Vice presidential nominees play a time honored role: attack dog. The Veep-hopeful says things about the other side that the presidential nominee would like to say, but can’t. After all, the top of the ticket has to appear presidential. Candidates for vice president, on the other hand, just need to be pithy, quotable and sharp-edged. The presidential nominee talks policy, the vice presidential nominee talks up the negatives of the other side.
That’s the way general elections traditionally run. This being the election of “change,” one might hope it would be different. Based on Senator Hillary Clinton’s campaign primary campaign strategy, we may, unfortunately, be in for more of the same.
Most candidates have to wait until after the conventions before they get a sidekick. But Senator Clinton enjoys a unique advantage. Her husband, after all, has been President of the United States. And he appears delighted to fill the role of Vice Presidential nominee until a real one comes along.
In New Hampshire not long ago he claimed Senator Clinton’s chief rival, Senator Barack Obama, was telling a “fairy tale” in his opposition to the Iraq war. In the dispute over race, he was one of those fanning the flames for awhile.
And now, according to the Associated Press, President Clinton is trying to paint Senator Obama “as the ‘establishment’ candidate who would bring only the ‘feeling of change.’” In a speech in Sparks, Nevada, President Clinton claimed “”One candidate says you should vote for me because I’ve not been involved at all in the struggles of the past and therefore we need to turn over a new leaf and (try) something absolutely new. And if you want the feeling of change, then that is the person you should support.” The implication: Senator Obama has accomplished nothing in his life and is incapable of leading.
For one of the youngest presidents ever elected, whose only previous public service was Governor of Arkansas, it’s quite a statement. It’s one thing to tout your own candidate’s resume. It’s another to claim your opponent is inept. Yet that’s the message President Clinton sought to convey about Senator Obama.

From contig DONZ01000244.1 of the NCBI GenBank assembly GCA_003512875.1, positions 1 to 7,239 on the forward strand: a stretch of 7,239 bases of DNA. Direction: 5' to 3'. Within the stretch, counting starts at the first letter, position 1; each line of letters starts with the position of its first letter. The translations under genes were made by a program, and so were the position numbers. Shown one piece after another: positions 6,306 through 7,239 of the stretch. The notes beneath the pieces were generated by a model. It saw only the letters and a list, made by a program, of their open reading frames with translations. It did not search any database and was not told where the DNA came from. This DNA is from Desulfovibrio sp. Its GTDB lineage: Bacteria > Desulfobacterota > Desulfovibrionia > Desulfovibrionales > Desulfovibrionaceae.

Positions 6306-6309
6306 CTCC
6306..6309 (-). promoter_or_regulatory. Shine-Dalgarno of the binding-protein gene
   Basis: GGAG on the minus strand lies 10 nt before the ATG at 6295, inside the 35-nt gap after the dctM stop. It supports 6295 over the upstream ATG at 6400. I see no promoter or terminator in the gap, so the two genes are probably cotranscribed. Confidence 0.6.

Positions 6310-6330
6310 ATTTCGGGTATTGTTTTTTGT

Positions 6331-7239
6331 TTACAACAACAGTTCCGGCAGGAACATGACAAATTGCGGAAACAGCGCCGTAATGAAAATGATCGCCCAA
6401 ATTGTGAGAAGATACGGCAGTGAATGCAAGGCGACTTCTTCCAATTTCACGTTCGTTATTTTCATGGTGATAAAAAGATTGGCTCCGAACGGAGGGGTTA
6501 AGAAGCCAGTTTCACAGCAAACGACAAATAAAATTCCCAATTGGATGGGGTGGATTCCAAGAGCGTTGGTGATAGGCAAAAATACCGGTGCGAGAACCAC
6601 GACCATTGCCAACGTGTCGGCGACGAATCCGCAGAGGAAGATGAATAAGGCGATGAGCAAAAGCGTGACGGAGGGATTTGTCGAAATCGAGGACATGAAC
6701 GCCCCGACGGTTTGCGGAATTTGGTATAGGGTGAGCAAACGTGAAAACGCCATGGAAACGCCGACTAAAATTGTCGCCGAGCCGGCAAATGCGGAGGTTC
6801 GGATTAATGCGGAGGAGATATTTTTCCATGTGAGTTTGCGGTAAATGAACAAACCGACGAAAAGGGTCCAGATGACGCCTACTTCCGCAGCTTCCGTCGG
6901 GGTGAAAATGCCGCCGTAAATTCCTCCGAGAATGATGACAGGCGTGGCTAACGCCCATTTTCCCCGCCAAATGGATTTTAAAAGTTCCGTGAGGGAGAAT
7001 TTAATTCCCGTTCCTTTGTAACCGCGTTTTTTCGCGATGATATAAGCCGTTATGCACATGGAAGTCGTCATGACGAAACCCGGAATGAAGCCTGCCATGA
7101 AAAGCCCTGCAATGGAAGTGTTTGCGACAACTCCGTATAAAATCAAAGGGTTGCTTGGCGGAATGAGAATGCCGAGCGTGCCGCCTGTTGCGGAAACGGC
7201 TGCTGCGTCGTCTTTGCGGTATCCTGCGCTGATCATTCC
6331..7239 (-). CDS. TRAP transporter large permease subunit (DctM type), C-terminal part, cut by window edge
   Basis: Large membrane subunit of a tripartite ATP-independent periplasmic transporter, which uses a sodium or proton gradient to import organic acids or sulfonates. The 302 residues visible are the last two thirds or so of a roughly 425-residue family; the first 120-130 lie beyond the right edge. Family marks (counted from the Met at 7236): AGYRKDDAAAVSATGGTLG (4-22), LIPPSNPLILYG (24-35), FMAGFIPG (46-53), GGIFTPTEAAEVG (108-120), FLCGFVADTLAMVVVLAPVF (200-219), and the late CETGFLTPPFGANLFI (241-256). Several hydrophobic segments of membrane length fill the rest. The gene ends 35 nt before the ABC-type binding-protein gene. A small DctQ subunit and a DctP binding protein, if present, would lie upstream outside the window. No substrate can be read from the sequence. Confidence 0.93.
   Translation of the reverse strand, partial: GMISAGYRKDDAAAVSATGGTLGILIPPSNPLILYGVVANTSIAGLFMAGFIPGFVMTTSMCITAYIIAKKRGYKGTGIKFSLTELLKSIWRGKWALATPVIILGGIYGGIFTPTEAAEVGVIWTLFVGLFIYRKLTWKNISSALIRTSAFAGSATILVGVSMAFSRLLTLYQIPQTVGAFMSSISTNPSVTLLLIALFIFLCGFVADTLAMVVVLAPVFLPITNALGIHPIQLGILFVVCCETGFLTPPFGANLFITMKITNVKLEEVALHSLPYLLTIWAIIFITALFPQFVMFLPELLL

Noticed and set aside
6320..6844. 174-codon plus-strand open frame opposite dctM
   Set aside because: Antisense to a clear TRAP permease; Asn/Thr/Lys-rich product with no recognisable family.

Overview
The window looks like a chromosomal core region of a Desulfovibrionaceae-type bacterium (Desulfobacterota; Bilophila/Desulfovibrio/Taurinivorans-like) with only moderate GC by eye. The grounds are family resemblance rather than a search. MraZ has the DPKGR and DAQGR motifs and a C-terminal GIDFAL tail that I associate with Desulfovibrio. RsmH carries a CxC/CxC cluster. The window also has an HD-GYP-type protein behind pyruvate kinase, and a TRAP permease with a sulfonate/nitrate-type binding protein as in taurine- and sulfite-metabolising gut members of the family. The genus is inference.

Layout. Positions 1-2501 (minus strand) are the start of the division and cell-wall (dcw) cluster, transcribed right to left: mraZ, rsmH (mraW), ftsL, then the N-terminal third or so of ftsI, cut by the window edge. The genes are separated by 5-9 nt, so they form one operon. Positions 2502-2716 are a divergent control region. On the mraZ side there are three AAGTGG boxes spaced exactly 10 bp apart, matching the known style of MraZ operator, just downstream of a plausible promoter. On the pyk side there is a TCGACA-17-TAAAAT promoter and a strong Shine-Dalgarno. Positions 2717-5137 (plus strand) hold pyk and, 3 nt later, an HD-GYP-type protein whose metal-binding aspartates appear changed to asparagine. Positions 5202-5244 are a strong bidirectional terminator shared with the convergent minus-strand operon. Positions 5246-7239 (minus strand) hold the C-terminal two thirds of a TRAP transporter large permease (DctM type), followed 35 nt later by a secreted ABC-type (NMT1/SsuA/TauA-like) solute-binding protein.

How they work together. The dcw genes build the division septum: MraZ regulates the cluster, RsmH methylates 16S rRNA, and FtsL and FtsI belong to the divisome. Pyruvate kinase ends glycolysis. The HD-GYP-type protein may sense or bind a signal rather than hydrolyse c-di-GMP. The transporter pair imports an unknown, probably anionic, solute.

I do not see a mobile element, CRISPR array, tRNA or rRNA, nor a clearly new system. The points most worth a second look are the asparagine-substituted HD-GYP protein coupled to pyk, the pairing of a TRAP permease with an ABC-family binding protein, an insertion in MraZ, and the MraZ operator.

What’s ironic is that President Clinton’s attacks are a reminder of how out of step with the current political environment the Clintons have become. People are hungry not just for a change in policies, but for new terms of engagement. Yet here President Clinton is, in full-vice presidential candidate-mode, engaging in the kind of negative politics the public wants to put aside.
The Clintons seem so entrenched in their “us versus them” view of the world that they’re blind to the desire of voters to see in change in how their president leads. To be fair, their “us versus them” mentality was justified during President Clinton’s administration given the out-of-control attack politics of the GOP at the time. But that was then. This is now. It’s time to let go, to move on. It’s time to focus not just on what Senator Clinton would do in the White House, but how she would go about doing it.
As recently as November, Senator Clinton held a 2-1 lead in the polls. Now she, Senator Obama and former-Senator John Edwards are in a statistical dead heat with the caucuses just three days away. Senator Clinton has a choice: she can seize the voice she rediscovered in New Hampshire or return to her voice of the 90’s. With the former she can talk about change with credibility and compassion. With the other, she reminds voters she’s a part of the establishment they’re trying to change. And President Clinton needs to remember he’s not running for Vice President.